Harlan Ellison: Street Scene

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Harlan Ellison Street Scene
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    Street Scene
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    Knights publishing
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    Фантастика и фэнтези / на английском языке
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Street Scene: краткое содержание, описание и аннотация

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Street Scene

by Keith Laumer and Harlan Ellison

Very much like a dead bird, the pteranodon fell out of the sky at 4:18 of a Wednesday, fell whistling, end-over-end, landing squarely in the middle of Sixth Avenue and 47th Street. It fell flat-out, wings spread, and crushed a Mustang, two Cadillacs, a Buick Riviera, three VW’s, the front end of a Peugeot, and a Greyline Tours sightseeing bus.

The fall of the beast killed eighty-seven people, but it was not that, precisely, that caught the attention of Will Kiley as he emerged from one of the small smut bookshops dotting Sixth Avenue, his parcel of paperbacks and photo sets showing Puerto Rican girls with unshaved armpits and spread thighs clutched to his side. Riley’s attention was initially caught by the crashing shape as it shadowed the street, then by the crashing sound as the extinct creature impacted, and then by his recognition of the beast as not merely a pterodactyl, but specifically as a pteranodon, genus ornithostoma. Kiley, a third year student at Columbia University, majoring in Historical Geology, instantly recognized the osseous crest extending the skull to the rear in an effective counterweight, balancing the mass of the immense, bony, toothless beak.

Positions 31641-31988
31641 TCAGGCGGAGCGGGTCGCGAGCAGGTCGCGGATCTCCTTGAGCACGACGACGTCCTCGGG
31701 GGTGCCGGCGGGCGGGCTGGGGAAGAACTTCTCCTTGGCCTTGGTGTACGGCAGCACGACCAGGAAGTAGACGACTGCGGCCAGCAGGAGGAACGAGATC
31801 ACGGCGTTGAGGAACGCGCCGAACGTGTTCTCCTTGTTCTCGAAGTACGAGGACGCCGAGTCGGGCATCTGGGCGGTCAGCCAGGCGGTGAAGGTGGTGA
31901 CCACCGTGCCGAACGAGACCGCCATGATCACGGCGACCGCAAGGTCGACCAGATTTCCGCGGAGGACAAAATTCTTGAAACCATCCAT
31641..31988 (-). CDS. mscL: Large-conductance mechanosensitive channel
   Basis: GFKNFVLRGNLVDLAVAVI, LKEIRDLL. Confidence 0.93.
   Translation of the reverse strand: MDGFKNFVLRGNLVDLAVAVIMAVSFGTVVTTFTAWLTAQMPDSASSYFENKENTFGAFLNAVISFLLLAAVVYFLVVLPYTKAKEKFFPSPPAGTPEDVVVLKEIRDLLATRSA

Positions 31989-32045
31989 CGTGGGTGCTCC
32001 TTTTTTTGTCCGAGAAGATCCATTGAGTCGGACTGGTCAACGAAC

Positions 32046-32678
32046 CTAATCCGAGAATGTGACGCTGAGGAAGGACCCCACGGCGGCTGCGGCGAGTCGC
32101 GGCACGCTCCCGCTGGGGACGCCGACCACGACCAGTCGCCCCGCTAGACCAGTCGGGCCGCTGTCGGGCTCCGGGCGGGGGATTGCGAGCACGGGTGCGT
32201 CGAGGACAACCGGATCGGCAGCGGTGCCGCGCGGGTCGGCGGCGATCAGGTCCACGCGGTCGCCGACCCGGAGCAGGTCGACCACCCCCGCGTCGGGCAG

Kiley observed this aspect of the beast in the dust-settling instant after the pteranodon, crashing, bounced, rose into the air amid a welter of automobile parts and crushed humans, hung there as though observing its own handiwork, and then slammed down again very near its original ground zero. One vast wing lay spread like a dusty, olive gray tarpaulin over the still feebly struggling bodies of victims trapped beneath it; an edge fluttered as pocketed air escaped, bearing a pungent reek of reptilian juices. The other extended across 47th Street, sagging, warty leather stretched on thin bones like collapsed aluminum tubing, the fingered tip caressing a tarnished brick front adorned by a clustered trio of brazen spheres.

Sirens began keening everywhere. Screams rose up in the intersection as half-pinned, maimed survivors of the beast’s tumble struggled to free themselves. From his doorway, Kiley noted at once that the beast was incredibly heavy, much heavier by a fantastic overage than any pterodactyl had a right to be. Aerodynamically a sport, the creatures had never weighed more than a hundred pounds, and eighty was closer to the average. But this thing had crushed a sight-seeing bus and something over a half dozen cars. It was many times longer and had a far greater wingspread than any pterodactyl ever exhumed as fossil. It was lying almost like an immense crucifix, its shaft of body beading uptown on Sixth Avenue, the beak pointing toward the Radio City Music Hall, its wings outspread as though waiting for Pilate’s men to come and drive in the spikes, crosstown on 47th.

Kiley was torn between staying to watch what was certainly going to happen, or running back uptown to his mingy little room, to put the contents of his parcel to use.

At that moment, a group of fifteen Chassidic Rabbinical Seminary students adorned with payess, beards, long black overcoats so out-of-line for mid-August, and faintly redolent of the scent of Rappaport’s gefilte fish, emerged from one of the diamond exchange shops, and seeing the dead beast lying in the street, began a loud and incomprehensible argument as to whether or not pteranodon was kosher.

“It flies…it’s a chicken,” said one.

“That makes it kosher,” confirmed a second.

“Snake. It’s a reptile,” countered a third.

“Then most definitely, there should be no argument on this point, it’s trayf!” concluded a fourth.